Using a laser beam scalpel so fine it could inscribe words on the surface of a fly egg, researchers have snipped their way to a new understanding of a key process in a fruit fly’s embryonic development. The process, called dorsal closure, is the complex mechanism by which the embryonic skin of the fruit fly Drosophila knits itself together to protect its innards from the outside world.
Understanding this seemingly arcane process is important because dorsal closure uses molecular and cellular mechanisms very similar to those involved in wound-healing as well as those that can go awry in humans to produce the spinal malformation spina bifida.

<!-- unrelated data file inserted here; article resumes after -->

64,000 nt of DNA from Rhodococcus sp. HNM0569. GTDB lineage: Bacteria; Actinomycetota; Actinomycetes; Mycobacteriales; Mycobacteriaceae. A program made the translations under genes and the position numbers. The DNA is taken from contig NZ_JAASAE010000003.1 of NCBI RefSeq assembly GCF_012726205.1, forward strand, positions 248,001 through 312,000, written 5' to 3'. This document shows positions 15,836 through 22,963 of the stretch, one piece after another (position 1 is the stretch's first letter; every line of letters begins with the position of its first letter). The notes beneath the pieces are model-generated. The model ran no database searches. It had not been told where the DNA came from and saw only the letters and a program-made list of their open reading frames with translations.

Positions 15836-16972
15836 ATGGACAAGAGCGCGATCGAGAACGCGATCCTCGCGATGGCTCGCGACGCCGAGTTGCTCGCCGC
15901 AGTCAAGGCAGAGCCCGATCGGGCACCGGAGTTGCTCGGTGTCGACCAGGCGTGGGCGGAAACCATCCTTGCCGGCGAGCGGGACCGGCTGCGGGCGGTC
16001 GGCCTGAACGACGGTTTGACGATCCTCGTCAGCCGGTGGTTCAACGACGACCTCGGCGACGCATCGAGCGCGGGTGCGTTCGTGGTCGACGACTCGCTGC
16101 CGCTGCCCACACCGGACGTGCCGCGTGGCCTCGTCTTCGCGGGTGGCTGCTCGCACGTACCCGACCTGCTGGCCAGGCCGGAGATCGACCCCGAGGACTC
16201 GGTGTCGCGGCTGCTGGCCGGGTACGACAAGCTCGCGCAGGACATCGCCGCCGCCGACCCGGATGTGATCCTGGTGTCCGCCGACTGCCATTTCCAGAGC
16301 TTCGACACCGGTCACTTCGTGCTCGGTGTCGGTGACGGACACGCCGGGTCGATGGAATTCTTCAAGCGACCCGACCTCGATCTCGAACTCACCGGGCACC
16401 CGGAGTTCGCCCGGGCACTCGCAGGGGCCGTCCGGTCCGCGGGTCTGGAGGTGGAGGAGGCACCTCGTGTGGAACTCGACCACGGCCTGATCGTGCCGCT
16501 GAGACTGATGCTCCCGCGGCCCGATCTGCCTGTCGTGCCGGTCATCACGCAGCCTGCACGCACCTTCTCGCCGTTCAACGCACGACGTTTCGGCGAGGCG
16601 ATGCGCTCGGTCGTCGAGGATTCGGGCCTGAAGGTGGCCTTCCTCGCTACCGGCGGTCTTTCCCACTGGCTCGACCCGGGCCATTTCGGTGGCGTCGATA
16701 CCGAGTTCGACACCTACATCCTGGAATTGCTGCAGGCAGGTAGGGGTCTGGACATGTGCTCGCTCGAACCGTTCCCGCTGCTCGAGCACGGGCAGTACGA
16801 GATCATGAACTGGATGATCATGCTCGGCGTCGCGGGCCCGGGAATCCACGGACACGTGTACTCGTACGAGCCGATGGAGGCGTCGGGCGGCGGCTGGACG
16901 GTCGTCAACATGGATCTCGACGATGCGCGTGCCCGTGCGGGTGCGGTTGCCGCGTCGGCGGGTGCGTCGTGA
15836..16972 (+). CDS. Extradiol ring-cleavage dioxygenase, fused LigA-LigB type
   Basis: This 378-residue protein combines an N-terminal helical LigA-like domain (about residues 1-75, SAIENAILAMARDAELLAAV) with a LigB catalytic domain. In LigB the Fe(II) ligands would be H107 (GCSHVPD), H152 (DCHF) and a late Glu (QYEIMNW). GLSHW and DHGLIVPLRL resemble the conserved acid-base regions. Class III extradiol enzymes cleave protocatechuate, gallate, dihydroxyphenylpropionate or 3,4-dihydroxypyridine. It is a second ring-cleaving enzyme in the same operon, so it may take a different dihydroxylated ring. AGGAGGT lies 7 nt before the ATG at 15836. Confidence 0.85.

The researchers’ achievements were reported in an online article in the February 6, 2003, Sciencexpress -- and will appear in the April 4, 2003, print version of Science -- by an interdisciplinary Duke research team that includes biologists, physicists and a mathematician. It was this broad collaboration, said the scientists, that enabled them to refine the laser scalpel, to perform the microsurgery to dissect the fly tissue and to model the forces involved in key developmental machinery.
Dennis Meredith | EurekAlert!
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